A Swiss study appears to have uncovered what anti-capitalist activists have been claiming for years -- that the global economy is controlled by a small group of deeply interconnected entities.
But don't grab a pitchfork and head to the nearest Occupy protest just yet. Systems researchers say this isn't the result of an Illuminati-type global conspiracy, but rather a natural force to be expected.
"Such structures are common in nature," complex systems expert George Sudihara told NewScientist.
According to the study's authors -- a trio of systems researchers from the Swiss Federal Institute of Technology -- the research isn't ideologically motivated. Instead, they say, it's the first attempt at mapping the power structure of the global economy, an effort that may help to prevent future financial crises.
What they found, they say, was an economy so deeply interconnected that its structure is alarmingly susceptible to shocks.
The researchers say that while there's nothing wrong, in and of itself, with the concentration of capital in the hands of a small number of companies, when those companies become too interconnected, they can cause chain reactions that can harm the economy.
"If one [company] suffers distress," study co-author James Glattfelder said, "this propagates [itself]."
That fits with recent experience; the financial crisis of 2008 began as a problem of excessive liabilities at a handful of companies. But these companies had financial links to the rest of the industry, and their insolvency threatened to take down the entire financial system.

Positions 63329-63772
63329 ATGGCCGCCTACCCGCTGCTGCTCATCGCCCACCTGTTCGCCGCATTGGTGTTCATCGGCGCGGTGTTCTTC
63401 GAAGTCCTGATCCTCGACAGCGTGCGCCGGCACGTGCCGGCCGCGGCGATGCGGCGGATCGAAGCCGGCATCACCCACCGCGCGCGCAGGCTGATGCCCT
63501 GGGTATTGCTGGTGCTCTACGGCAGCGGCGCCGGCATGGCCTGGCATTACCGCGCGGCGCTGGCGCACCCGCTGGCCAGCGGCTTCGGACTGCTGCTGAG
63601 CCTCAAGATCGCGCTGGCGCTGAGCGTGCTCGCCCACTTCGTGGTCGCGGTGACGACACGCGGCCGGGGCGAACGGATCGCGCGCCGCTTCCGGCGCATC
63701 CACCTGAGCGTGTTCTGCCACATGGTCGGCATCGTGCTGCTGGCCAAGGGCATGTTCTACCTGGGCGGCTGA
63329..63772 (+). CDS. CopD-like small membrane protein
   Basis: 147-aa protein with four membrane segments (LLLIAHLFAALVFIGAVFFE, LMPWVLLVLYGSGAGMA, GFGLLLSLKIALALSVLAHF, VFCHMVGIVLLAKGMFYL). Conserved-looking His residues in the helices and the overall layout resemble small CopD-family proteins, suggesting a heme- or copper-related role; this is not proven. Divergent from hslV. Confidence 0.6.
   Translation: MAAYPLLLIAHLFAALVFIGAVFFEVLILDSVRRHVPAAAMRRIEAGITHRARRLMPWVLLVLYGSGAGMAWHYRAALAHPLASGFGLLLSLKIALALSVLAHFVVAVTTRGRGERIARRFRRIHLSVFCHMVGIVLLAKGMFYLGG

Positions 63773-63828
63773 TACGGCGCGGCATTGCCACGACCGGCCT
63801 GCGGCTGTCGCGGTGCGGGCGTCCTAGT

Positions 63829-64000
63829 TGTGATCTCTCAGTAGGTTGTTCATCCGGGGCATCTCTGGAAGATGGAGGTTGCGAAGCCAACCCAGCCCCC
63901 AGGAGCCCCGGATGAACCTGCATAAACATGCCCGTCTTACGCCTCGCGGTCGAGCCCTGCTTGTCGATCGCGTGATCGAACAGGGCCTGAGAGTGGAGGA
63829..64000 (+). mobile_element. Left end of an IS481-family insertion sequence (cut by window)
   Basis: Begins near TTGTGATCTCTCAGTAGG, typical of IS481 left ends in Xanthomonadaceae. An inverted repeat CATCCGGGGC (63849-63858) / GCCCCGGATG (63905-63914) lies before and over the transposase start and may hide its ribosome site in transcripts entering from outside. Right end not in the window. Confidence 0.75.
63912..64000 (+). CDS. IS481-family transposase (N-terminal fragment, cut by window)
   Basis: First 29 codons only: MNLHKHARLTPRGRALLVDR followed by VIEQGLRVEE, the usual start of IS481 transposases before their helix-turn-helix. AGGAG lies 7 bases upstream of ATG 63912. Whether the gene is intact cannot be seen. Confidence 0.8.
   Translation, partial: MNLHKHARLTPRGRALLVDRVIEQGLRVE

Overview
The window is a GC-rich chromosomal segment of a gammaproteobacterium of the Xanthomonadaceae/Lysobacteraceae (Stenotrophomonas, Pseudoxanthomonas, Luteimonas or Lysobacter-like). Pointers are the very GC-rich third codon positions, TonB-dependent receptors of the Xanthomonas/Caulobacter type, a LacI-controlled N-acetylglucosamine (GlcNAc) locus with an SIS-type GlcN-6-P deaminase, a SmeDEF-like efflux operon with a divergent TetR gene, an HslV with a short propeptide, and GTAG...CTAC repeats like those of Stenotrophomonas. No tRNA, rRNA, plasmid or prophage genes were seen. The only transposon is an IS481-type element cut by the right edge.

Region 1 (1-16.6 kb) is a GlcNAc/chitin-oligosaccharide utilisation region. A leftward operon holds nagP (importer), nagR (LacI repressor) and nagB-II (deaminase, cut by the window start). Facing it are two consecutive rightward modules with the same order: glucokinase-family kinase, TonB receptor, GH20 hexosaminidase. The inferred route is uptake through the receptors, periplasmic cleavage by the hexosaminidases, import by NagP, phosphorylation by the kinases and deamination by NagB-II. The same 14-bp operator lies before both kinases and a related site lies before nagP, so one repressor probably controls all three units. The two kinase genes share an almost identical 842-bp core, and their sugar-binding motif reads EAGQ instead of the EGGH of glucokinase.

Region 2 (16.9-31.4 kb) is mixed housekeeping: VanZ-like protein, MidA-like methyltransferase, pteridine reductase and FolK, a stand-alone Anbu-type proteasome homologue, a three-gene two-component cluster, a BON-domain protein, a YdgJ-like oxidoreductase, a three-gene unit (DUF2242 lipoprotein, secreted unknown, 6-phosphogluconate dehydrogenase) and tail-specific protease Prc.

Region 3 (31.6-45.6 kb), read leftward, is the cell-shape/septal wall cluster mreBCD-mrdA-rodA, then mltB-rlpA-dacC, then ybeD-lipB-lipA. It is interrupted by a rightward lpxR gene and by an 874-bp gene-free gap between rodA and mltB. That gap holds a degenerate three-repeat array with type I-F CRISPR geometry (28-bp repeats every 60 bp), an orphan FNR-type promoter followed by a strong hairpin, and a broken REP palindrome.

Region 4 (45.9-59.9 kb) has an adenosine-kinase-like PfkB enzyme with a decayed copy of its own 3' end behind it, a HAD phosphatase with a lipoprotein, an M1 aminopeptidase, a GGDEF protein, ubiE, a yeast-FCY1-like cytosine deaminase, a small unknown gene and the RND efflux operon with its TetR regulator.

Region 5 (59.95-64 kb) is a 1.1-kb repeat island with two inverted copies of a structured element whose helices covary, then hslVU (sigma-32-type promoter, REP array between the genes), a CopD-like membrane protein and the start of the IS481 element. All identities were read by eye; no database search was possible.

According to the study, which will be published shortly in the scientific journal PLoS One, there is a core group of 1,318 multinational companies that sit at the centre of global commerce. They own a majority of shares in 60 per cent of the world's large businesses and manufacturers.
Within that group, the researchers identified a "super-entity" of 147 companies that control 40 per cent of the wealth within the multinational commerce network. According to the researchers, each of the 147 companies is owned by other companies within the "super-entity," essentially creating a self-contained network of wealth.
A majority of the companies listed in the network are financial institutions, with British bank Barclays at the top of the list. Asset managers Capital Group Companies and Fidelity Investments are in second and third, while insurer AXA and State Street Corporation round off the top five.
Interestingly, the bogeyman of financial reform champions, Goldman Sachs, placed only 18th on the list.
The researchers say their work is evidence the world may need global anti-trust regulations -- rules designed to keep companies from becoming too large in their sector, or from developing de facto agreements to cooperate with competitors.
Complex systems experts note the tendency for wealth to concentrate in a small number of hands is natural.
"The Occupy Wall Street claim that one per cent of people have most of the wealth reflects a logical phase of the self-organising economy," Dan Braha of the New England Complex Systems Institute told NewScientist.
Critics of the study say the researchers were measuring the wrong things, and therefore providing an incorrect image of global wealth.
As one commenter argued on the Forbes website, looking at the ownership structure of multinational corporations doesn't give you an idea of who controls the wealth, because many of the companies on the study's list are managers of wealth, not owners of it.
The list also does''t measure "pension plans, corporate [retirement] plans and individual funds [that] manage trillions in assets ultimately belonging to individuals who are predominantly not in the 'one per cent,'" the commenter wrote. "There are a number of 'custodian banks' in the list ... Again, they do not own the assets, or even really control the assets -- they merely house the assets. A better list would be the actual asset OWNERS, rather than the vendors who manage, house and clear said assets."
Here are the 5 companies at the top of the Swiss researchers' rankings.